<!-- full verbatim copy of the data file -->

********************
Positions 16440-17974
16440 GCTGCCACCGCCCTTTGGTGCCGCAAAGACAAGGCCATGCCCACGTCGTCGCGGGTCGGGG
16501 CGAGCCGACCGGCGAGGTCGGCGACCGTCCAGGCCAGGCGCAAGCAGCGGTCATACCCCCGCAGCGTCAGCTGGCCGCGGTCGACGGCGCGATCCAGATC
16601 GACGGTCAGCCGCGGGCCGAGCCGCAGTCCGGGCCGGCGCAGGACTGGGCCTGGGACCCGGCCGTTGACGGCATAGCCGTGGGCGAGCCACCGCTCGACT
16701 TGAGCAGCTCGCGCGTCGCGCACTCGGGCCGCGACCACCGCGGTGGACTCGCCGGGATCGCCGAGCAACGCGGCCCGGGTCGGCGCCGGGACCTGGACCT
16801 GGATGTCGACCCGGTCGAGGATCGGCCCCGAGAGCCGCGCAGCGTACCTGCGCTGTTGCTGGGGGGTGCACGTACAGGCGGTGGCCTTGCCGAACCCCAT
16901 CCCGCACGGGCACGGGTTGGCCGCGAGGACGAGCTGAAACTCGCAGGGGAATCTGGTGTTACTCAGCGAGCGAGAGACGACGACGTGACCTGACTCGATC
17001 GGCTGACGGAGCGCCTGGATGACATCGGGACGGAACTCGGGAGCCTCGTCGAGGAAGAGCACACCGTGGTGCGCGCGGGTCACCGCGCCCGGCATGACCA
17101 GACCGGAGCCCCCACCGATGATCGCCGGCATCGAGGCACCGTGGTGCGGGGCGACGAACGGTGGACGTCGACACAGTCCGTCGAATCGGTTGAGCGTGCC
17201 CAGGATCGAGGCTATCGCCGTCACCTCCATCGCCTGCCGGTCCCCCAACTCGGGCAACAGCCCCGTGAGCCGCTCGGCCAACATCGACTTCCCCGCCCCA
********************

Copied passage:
Positions 16440-17974
16440 GCTGCCACCGCCCTTTGGTGCCGCAAAGACAAGGCCATGCCCACGTCGTCGCGGGTCGGGG
16501 CGAGCCGACCGGCGAGGTCGGCGACCGTCCAGGCCAGGCGCAAGCAGCGGTCATACCCCCGCAGCGTCAGCTGGCCGCGGTCGACGGCGCGATCCAGATC
16601 GACGGTCAGCCGCGGGCCGAGCCGCAGTCCGGGCCGGCGCAGGACTGGGCCTGGGACCCGGCCGTTGACGGCATAGCCGTGGGCGAGCCACCGCTCGACT
16701 TGAGCAGCTCGCGCGTCGCGCACTCGGGCCGCGACCACCGCGGTGGACTCGCCGGGATCGCCGAGCAACGCGGCCCGGGTCGGCGCCGGGACCTGGACCT
16801 GGATGTCGACCCGGTCGAGGATCGGCCCCGAGAGCCGCGCAGCGTACCTGCGCTGTTGCTGGGGGGTGCACGTACAGGCGGTGGCCTTGCCGAACCCCAT
16901 CCCGCACGGGCACGGGTTGGCCGCGAGGACGAGCTGAAACTCGCAGGGGAATCTGGTGTTACTCAGCGAGCGAGAGACGACGACGTGACCTGACTCGATC
17001 GGCTGACGGAGCGCCTGGATGACATCGGGACGGAACTCGGGAGCCTCGTCGAGGAAGAGCACACCGTGGTGCGCGCGGGTCACCGCGCCCGGCATGACCA
17101 GACCGGAGCCCCCACCGATGATCGCCGGCATCGAGGCACCGTGGTGCGGGGCGACGAACGGTGGACGTCGACACAGTCCGTCGAATCGGTTGAGCGTGCC
17201 CAGGATCGAGGCTATCGCCGTCACCTCCATCGCCTGCCGGTCCCCCAACTCGGGCAACAGCCCCGTGAGCCGCTCGGCCAACATCGACTTCCCCGCCCCA